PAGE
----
(Summaries of evidence classified according to type)
5.3b. Parental smoking also increases risk of lower respiratory tract illness in infants. The pooled odds ratio for either parent smoking is 1.48 (95%CI 1.40 to 1.57) and for maternal smoking is 1.64 (95%CI 1.54 to 1.73)I.
See also Respiratory Diseases bulletin in this seriesii.
i. Strachan DP, Cook DG. Parental smoking and lower respiratory illness in infancy and early childhood. Thorax 1997; 52: 905 - 914
(Type IV evidence - systematic review & meta-analysis of observational studies)
ii. Health Evidence Bulletins Wales: Respiratory Diseases. Cardiff: Welsh Office, 1998
http://hebw.cardiff.ac.uk/respdis/chapter4.html
(Summaries of evidence classified according to type)

Literature searches completed 10.5.98
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5.4 Effects of ETS in children
5.4a. Parental smoking increases risk of asthma and respiratory symptoms in schoolchildreni,ii,iii. ETS is associated with increased prevalence of cough, sputum and wheeze and a small but significant reduction in lung functioni. It exacerbates symptoms in asthmatics,i,iii and is also associated with increased risk in children under 5 of pneumonia, bronchitis and bronchiolitis i,ii. There is evidence of a dose-response relationship between risk and number of smokers in the homeiii. The pooled odds ratios for either parent smoking are 1.21 (95%CI 1.10 to 1.34) for asthma; 1.24 (95%CI 1.17 to 1.31) for wheeze; and 1.40 (95%CI 1.27 to 1.53) for coughiii. Maternal smoking is associated with an increased risk of wheeze up to age 6 (pooled odds ratio 1.31, 95%CI 1.22 to 1.41) but less strongly thereafter (pooled odds ratio 1.13, 95%CI 1.04 to 1.22)iv. No consistent relationship has been found between parental smoking and either allergic sensitisation or bronchial hyper-reactivity. Evidence that exposure to ETS causes asthma is therefore inconclusiveiii.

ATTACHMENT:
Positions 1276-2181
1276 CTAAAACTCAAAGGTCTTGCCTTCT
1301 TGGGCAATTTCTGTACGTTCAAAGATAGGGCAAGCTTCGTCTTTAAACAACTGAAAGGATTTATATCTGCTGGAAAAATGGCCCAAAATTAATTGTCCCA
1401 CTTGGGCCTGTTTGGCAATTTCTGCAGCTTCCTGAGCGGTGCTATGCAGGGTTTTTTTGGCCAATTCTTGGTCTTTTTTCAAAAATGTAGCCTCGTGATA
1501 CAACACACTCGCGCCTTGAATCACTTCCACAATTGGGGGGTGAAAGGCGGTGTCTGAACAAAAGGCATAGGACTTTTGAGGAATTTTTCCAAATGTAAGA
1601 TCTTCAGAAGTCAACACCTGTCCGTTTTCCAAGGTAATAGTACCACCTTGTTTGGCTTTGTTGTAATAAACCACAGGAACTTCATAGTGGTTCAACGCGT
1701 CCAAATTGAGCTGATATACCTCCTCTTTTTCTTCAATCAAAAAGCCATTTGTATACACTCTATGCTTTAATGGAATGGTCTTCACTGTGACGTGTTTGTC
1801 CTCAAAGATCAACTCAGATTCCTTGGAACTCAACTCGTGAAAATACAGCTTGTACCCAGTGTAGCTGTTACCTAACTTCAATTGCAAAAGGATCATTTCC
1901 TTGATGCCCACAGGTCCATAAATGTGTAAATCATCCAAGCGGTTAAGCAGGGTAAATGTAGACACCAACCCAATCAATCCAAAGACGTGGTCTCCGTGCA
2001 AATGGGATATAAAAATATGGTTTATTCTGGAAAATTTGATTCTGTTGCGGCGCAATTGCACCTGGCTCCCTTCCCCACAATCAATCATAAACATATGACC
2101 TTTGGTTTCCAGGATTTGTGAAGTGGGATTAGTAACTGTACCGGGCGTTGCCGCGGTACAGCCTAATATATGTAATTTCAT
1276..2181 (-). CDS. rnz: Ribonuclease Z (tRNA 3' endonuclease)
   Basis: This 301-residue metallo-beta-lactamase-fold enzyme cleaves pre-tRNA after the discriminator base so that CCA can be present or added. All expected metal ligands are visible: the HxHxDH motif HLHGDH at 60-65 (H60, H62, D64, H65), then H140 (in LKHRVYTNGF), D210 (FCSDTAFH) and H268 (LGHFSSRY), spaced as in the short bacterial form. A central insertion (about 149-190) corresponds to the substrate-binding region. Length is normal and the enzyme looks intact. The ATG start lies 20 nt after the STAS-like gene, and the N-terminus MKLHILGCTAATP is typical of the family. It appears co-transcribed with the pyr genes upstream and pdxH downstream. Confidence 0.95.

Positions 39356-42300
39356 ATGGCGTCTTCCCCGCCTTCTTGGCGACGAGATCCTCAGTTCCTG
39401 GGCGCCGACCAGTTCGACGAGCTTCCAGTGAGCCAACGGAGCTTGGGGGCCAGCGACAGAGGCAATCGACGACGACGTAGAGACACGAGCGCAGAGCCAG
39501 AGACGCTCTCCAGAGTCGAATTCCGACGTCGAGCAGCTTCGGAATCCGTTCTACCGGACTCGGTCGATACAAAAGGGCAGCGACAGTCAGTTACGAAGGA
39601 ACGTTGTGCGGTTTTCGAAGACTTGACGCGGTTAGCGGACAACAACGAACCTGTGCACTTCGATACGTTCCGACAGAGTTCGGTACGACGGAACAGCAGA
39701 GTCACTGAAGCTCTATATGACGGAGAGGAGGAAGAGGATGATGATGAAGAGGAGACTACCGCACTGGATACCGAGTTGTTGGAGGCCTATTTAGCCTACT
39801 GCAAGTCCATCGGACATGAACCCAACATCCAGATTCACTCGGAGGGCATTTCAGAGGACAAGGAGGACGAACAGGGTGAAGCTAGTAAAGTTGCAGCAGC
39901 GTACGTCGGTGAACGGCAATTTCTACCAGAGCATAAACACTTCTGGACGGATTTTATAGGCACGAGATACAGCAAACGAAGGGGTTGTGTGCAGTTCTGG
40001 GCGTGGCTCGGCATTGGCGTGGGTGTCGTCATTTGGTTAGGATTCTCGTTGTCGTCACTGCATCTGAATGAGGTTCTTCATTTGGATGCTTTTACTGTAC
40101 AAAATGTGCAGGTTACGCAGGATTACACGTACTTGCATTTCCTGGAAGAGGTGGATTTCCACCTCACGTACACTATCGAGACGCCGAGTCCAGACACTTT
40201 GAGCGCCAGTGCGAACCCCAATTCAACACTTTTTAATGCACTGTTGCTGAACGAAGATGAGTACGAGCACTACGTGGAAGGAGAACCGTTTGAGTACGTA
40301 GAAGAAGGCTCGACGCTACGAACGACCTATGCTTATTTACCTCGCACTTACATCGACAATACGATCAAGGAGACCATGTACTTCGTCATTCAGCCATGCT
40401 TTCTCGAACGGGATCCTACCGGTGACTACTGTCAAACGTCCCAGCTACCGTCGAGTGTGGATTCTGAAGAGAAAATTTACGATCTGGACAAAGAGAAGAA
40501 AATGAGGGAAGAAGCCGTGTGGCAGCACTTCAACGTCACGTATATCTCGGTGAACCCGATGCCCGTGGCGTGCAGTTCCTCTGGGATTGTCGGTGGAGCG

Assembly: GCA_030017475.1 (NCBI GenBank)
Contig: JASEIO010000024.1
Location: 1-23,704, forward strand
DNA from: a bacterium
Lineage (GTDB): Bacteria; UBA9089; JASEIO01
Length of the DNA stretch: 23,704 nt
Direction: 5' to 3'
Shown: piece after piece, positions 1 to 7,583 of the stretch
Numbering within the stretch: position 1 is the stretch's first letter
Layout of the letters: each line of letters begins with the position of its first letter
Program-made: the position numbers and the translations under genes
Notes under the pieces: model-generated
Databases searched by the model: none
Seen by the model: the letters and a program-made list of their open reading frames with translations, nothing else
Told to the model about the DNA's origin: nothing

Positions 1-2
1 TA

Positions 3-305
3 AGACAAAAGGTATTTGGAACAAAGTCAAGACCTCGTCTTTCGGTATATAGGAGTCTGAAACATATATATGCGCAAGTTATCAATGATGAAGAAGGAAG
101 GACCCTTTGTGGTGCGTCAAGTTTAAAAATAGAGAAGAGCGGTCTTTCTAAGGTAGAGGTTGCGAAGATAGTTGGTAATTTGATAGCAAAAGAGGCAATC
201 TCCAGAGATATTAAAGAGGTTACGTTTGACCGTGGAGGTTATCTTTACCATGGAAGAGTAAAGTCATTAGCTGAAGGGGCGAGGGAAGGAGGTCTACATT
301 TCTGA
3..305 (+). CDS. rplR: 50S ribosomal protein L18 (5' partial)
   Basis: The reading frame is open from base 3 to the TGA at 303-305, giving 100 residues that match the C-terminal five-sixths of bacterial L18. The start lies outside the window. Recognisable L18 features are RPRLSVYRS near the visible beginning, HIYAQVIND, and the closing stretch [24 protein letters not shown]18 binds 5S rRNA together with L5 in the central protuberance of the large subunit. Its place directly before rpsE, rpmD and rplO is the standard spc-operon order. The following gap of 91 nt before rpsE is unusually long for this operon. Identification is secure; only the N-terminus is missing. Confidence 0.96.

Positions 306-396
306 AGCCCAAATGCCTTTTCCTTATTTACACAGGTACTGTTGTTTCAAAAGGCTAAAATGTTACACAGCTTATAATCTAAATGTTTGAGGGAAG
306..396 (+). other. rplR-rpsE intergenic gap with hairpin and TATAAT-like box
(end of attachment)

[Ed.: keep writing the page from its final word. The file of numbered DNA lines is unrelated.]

See also Respiratory Diseases bulletin in this seriesiv.
i. Environmental Protection Agency Respiratory health effects of passive smoking: lung cancer and other disorders. Washington DC: Office of Air & Radiation, 1992 (EPA/600/6-90/006F)
(Type IV evidence - systematic review & meta-analysis of observational studies)
ii.
DiFranza JR, Lew RA. Morbidity and mortality associated with use of tobacco products by other people. Pediatrics 1996; 97: 560 - 568
(Type IV evidence - systematic review & meta-analysis of observational studies)
iii.
Cook DG, Strachan DP. Parental smoking and prevalence of respiratory symptoms and asthma in school age children. Thorax 1997; 52: 1081 - 1094
(Type IV evidence - systematic review & meta-analysis of observational studies)
iv. Strachan DP, Cook DG. Parental smoking and childhood asthma: longitudinal and case-control studies. Thorax 1998; 53: 204 - 212
(Type IV evidence - systematic review & meta-analysis of observational studies)
v. Health Evidence Bulletins Wales: Respiratory Diseases. Cardiff: Welsh Office, 1998
http://hebw.cardiff.ac.uk/respdis/chapter4.html
(Summaries of evidence classified according to type)
5.4b. Middle ear disease in children is linked with parental smoking and this association is likely to be causali,ii. The pooled odds ratio for recurrent otitis media if either parent smokes is 1.41 (95%CI 1.19 to 1.65), and for middle ear effusion is 1.38 (95%CI 1.23 to 1.55)i.
See also Respiratory Diseases bulletin in this series.
i. DiFranza JR, Lew RA. Morbidity and mortality associated with use of tobacco products by other people. Pediatrics 1996; 97: 560 - 568
(Type IV evidence - systematic review & meta-analysis of observational studies)
ii. Strachan DP, Cook DG. Passive smoking, middle ear disease and adenotonsillectomy in children. Thorax 1998; 53: 50 - 56
(Type IV evidence - systematic review & meta-analysis of observational studies)
5.5 ETS and blood cotinine
5.5a. There appears to be a strong link between self reported ETS exposure levels and blood cotinine levels and diagnosed disease i.
Further research to link cotinine with exposure and morbidity, such that cotinine could be used as a useful screening tool, would be helpful.
i. Tunstall-Pedoe H, Brown CA, et al. Passive smoking by self report and serum cotinine and the prevalence of respiratory and coronary heart disease in the Scottish Heart Health Study. Journal of Epidemiology and Community Health 1995; 49: 139 – 143
(Type IV evidence – observational study

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Health Evidence Bulletins: Wales, Duthie Library, UWCM, Cardiff CF14 4XN. e-mail: weightmanal@cardiff.ac.uk